Youth offending service officer
Youth offending team officers work to prevent children and young people under 18 from offending and reoffending.
Salary range: £20,000 to £38,000
How to become a youth offending team officer
You can get into this job through:
- a university course
- applying directly
You could do a foundation degree, degree or postgraduate award in:
- youth work
- youth justice
- social work
You’ll usually need:
- at least 1 A level, or equivalent, for a foundation degree
- 2 to 3 A levels, or equivalent, for a degree
- a degree in any subject for a postgraduate course
- equivalent entry requirements
- student finance for fees and living costs
- university courses and entry requirements
Volunteering and experience
You can start by volunteering to work with young people. For example, mentoring will give you an understanding of the issues they face.
You can also support young people in the criminal justice system by volunteering as an appropriate adult. Opportunities and training are organised locally.
You may be able to apply directly for jobs if you have relevant experience and a qualification in:
- youth work
- social work
You’ll find more details about working with young people, training and volunteering through the Youth Justice Board.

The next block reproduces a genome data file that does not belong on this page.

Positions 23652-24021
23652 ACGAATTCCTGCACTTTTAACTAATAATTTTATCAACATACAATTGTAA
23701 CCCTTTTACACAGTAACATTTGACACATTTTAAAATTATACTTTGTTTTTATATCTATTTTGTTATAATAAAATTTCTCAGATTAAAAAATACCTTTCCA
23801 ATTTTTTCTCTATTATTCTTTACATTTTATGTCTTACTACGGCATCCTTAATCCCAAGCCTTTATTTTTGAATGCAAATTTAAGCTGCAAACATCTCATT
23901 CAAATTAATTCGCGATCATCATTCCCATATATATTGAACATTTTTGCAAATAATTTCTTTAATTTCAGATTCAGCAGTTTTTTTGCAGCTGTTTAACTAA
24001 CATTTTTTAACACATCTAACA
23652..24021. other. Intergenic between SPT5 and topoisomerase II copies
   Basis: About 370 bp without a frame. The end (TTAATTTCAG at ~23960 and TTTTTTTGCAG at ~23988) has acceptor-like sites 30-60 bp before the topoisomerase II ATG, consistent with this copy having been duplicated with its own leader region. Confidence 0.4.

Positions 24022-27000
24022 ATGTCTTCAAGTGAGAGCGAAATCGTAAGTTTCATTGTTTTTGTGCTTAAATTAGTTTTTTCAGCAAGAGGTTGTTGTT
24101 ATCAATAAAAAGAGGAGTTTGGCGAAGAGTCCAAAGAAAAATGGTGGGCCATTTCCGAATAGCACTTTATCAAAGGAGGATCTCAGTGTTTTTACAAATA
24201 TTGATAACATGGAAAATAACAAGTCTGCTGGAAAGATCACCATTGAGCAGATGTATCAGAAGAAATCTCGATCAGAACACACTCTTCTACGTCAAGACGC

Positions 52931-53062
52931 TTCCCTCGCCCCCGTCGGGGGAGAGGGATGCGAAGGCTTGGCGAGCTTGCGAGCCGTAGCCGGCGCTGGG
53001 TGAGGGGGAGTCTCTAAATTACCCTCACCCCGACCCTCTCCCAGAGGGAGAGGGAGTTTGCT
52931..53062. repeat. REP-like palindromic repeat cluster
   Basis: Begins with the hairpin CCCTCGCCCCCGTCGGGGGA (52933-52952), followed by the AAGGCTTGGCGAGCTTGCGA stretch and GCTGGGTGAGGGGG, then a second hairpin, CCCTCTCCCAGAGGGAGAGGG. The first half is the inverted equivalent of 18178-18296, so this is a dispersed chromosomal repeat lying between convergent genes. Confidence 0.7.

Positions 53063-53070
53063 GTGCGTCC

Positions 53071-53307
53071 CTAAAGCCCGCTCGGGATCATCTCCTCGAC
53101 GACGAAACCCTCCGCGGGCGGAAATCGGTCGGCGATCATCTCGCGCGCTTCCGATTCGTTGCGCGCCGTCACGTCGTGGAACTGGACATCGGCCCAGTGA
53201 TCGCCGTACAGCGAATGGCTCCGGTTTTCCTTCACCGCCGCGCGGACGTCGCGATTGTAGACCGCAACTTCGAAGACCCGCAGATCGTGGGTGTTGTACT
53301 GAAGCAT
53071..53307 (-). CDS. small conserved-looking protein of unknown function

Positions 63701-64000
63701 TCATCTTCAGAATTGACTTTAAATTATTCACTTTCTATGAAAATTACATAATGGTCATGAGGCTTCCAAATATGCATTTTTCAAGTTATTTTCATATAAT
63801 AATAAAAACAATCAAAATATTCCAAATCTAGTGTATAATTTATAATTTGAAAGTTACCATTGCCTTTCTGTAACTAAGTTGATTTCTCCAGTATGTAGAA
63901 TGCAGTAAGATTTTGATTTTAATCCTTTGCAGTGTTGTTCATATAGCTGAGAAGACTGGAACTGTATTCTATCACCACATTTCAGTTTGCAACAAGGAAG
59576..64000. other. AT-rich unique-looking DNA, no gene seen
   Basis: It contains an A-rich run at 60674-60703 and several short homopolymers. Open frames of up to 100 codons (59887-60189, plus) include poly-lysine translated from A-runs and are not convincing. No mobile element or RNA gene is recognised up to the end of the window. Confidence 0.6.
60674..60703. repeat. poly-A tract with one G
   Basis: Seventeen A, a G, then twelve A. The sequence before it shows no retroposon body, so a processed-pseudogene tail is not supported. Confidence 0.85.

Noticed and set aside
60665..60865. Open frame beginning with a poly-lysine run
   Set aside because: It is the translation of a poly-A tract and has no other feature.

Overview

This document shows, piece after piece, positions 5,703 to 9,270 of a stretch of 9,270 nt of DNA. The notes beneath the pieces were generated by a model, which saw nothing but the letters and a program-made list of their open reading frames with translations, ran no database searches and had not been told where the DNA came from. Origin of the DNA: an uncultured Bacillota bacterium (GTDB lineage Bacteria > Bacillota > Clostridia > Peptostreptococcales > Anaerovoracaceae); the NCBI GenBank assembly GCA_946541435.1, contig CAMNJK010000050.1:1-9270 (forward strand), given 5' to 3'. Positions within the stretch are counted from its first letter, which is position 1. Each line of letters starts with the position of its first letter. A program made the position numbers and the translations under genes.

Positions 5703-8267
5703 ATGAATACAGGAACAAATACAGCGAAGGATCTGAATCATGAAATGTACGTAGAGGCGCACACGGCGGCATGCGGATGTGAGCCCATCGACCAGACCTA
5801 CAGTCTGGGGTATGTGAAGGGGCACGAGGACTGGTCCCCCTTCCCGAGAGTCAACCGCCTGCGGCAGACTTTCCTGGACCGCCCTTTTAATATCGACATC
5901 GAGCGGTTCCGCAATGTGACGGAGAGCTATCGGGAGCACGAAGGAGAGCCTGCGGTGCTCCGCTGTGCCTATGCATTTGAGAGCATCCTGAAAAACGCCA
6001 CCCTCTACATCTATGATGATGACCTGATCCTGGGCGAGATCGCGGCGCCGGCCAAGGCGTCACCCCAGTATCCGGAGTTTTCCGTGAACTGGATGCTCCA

What it takes
Skills and knowledge
- patience and the ability to remain calm in stressful situations
- the ability to accept criticism and work well under pressure
- to be thorough and pay attention to detail
- knowledge of psychology
- to be flexible and open to change
- the ability to work on your own
- customer service skills
- counselling skills including active listening and a non-judgemental approach
- to be able to carry out basic tasks on a computer or hand-held device
Restrictions and requirements
You’ll need to:
What you’ll do
Your day-to-day duties might include:
- carrying out risk assessments and planning how to manage future risk of reoffending
- preparing reports for the courts before sentencing
- coming up with action plans to support young offenders and prevent them from reoffending
- referring young offenders to agencies to support their welfare needs, like housing, or drug and alcohol misuse services
- supervising young offenders on court orders and community sentences, and after their release from secure institutions
- helping young offenders into education, work or training, and encouraging them to take part in constructive activities
- visiting young people in secure institutions
You could work in a court, at a client’s home, in a prison, in the community, at a police station or in an office.
Your working environment may be emotionally demanding.
Career path and progression
With experience, you could progress to team leader or team manager.
With further training you could move into social work or educational welfare.